Dexterous multi-fingered hands are extremely versatile and provide a generic way to perform multiple tasks in human-centric environments. However, effectively controlling them remains challenging due to their high dimensionality and large number of potential contacts. Deep reinforcement learning (DRL) provides a model-agnostic approach to control complex dynamical systems, but has not been shown to scale to high-dimensional dexterous manipulation. Furthermore, deployment of DRL on physical systems remains challenging due to sample inefficiency. Thus, the success of DRL in robotics has thus far been limited to simpler manipulators and tasks. In this work, we show that model-free DRL with natural policy gradients can effectively scale up to complex manipulation tasks with a high-dimensional 24-DoF hand, and solve them from scratch in simulated experiments. Furthermore, with the use of a small number of human demonstrations, the sample complexity can be significantly reduced, and enable learning within the equivalent of a few hours of robot experience. We demonstrate successful policies for multiple complex tasks: object relocation, in-hand manipulation, tool use, and door opening.

    09/28/2017 ∙ by Aravind Rajeswaran, et al. ∙ 0 share

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  • Divide-and-Conquer Reinforcement Learning

    Standard model-free deep reinforcement learning (RL) algorithms sample a new initial state for each trial, allowing them to optimize policies that can perform well even in highly stochastic environments. However, problems that exhibit considerable initial state variation typically produce high-variance gradient estimates for model-free RL, making direct policy or value function optimization challenging. In this paper, we develop a novel algorithm that instead optimizes an ensemble of policies, each on a different "slice" of the initial state space, and gradually unifies them into a single policy that can succeed on the whole state space. This approach, which we term divide-and-conquer RL, is able to solve complex tasks where conventional deep RL methods are ineffective. Our results show that divide-and-conquer RL greatly outperforms conventional policy gradient methods on challenging grasping, manipulation, and locomotion tasks, and exceeds the performance of a variety of prior methods.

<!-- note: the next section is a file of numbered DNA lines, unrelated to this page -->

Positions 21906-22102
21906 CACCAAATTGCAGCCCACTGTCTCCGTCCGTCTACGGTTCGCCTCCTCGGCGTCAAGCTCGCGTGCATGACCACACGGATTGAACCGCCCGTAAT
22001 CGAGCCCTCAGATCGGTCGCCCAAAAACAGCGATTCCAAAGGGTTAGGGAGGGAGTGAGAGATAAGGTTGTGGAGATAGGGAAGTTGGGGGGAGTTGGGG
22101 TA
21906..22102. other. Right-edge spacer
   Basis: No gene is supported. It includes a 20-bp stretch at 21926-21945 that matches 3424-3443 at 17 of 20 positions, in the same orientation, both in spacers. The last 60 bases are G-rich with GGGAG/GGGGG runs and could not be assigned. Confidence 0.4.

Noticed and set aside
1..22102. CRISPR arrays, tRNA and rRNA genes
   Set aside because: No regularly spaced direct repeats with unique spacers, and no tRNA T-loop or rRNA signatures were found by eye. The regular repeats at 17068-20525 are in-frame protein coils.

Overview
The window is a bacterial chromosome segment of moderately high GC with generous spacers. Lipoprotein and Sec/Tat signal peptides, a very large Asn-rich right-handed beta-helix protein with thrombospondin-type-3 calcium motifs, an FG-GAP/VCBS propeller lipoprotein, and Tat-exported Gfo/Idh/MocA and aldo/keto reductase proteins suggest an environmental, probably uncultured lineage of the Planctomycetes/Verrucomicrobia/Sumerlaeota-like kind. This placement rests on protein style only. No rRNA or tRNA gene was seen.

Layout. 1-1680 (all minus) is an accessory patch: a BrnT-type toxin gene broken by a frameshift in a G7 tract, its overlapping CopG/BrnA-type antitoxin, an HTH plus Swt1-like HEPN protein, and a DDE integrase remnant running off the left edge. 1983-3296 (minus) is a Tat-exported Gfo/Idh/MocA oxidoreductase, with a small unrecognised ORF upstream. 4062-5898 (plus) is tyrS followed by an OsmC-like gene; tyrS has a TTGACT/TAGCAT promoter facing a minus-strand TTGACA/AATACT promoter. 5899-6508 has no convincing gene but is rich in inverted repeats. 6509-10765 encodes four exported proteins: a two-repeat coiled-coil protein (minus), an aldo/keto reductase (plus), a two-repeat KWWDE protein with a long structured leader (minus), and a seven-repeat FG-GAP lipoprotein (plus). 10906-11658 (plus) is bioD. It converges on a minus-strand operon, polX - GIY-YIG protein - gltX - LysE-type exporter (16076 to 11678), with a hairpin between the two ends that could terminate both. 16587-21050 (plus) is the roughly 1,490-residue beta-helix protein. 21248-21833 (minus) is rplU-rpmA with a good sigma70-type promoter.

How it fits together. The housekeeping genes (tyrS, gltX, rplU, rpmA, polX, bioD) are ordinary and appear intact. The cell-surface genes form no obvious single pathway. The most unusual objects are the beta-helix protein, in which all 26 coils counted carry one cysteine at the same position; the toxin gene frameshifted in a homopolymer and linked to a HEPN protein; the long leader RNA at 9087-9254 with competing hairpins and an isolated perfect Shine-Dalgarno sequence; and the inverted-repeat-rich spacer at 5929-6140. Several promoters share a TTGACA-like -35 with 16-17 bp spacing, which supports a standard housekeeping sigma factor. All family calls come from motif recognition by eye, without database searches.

11/27/2017 ∙ by Dibya Ghosh, et al. ∙ 0 share

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  • Variance Reduction for Policy Gradient with Action-Dependent Factorized Baselines

    Policy gradient methods have enjoyed great success in deep reinforcement learning but suffer from high variance of gradient estimates. The high variance problem is particularly exasperated in problems with long horizons or high-dimensional action spaces. To mitigate this issue, we derive a bias-free action-dependent baseline for variance reduction which fully exploits the structural form of the stochastic policy itself and does not make any additional assumptions about the MDP. We demonstrate and quantify the benefit of the action-dependent baseline through both theoretical analysis as well as numerical results, including an analysis of the suboptimality of the optimal state-dependent baseline. The result is a computationally efficient policy gradient algorithm, which scales to high-dimensional control problems, as demonstrated by a synthetic 2000-dimensional target matching task. Our experimental results indicate that action-dependent baselines allow for faster learning on standard reinforcement learning benchmarks and high-dimensional hand manipulation and synthetic tasks. Finally, we show that the general idea of including additional information in baselines for improved variance reduction can be extended to partially observed and multi-agent tasks.

    03/20/2018 ∙ by Cathy Wu, et al. ∙ 0 share

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  • Dexterous Manipulation with Deep Reinforcement Learning: Efficient, General, and Low-Cost